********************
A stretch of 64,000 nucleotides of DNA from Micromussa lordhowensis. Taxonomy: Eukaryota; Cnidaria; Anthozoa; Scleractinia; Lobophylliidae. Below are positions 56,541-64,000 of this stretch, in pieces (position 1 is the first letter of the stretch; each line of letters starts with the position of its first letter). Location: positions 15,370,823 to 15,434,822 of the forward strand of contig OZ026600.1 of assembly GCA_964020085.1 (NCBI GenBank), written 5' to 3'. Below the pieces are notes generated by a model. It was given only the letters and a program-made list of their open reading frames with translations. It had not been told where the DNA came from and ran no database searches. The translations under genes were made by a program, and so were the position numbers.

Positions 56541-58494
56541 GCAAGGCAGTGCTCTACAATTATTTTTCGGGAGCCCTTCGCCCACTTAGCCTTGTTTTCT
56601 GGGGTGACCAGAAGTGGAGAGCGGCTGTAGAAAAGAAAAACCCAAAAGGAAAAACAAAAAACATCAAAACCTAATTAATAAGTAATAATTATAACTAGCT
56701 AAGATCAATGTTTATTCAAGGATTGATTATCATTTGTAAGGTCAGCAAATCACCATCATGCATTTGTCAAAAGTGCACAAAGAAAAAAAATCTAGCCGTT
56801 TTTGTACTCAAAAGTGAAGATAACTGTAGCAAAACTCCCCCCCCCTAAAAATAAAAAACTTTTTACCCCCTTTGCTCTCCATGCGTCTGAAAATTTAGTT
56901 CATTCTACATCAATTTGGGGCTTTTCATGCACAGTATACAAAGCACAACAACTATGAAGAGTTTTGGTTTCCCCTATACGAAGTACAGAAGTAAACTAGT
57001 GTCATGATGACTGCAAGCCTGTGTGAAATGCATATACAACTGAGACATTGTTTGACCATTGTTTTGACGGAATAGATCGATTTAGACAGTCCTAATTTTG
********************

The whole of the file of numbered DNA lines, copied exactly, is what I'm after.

A stretch of 64,000 nucleotides of DNA from Micromussa lordhowensis. Taxonomy: Eukaryota; Cnidaria; Anthozoa; Scleractinia; Lobophylliidae. Below are positions 56,541-64,000 of this stretch, in pieces (position 1 is the first letter of the stretch; each line of letters starts with the position of its first letter). Location: positions 15,370,823 to 15,434,822 of the forward strand of contig OZ026600.1 of assembly GCA_964020085.1 (NCBI GenBank), written 5' to 3'. Below the pieces are notes generated by a model. It was given only the letters and a program-made list of their open reading frames with translations. It had not been told where the DNA came from and ran no database searches. The translations under genes were made by a program, and so were the position numbers.

Positions 56541-58494
56541 GCAAGGCAGTGCTCTACAATTATTTTTCGGGAGCCCTTCGCCCACTTAGCCTTGTTTTCT
56601 GGGGTGACCAGAAGTGGAGAGCGGCTGTAGAAAAGAAAAACCCAAAAGGAAAAACAAAAAACATCAAAACCTAATTAATAAGTAATAATTATAACTAGCT
56701 AAGATCAATGTTTATTCAAGGATTGATTATCATTTGTAAGGTCAGCAAATCACCATCATGCATTTGTCAAAAGTGCACAAAGAAAAAAAATCTAGCCGTT
56801 TTTGTACTCAAAAGTGAAGATAACTGTAGCAAAACTCCCCCCCCCTAAAAATAAAAAACTTTTTACCCCCTTTGCTCTCCATGCGTCTGAAAATTTAGTT
56901 CATTCTACATCAATTTGGGGCTTTTCATGCACAGTATACAAAGCACAACAACTATGAAGAGTTTTGGTTTCCCCTATACGAAGTACAGAAGTAAACTAGT
57001 GTCATGATGACTGCAAGCCTGTGTGAAATGCATATACAACTGAGACATTGTTTGACCATTGTTTTGACGGAATAGATCGATTTAGACAGTCCTAATTTTG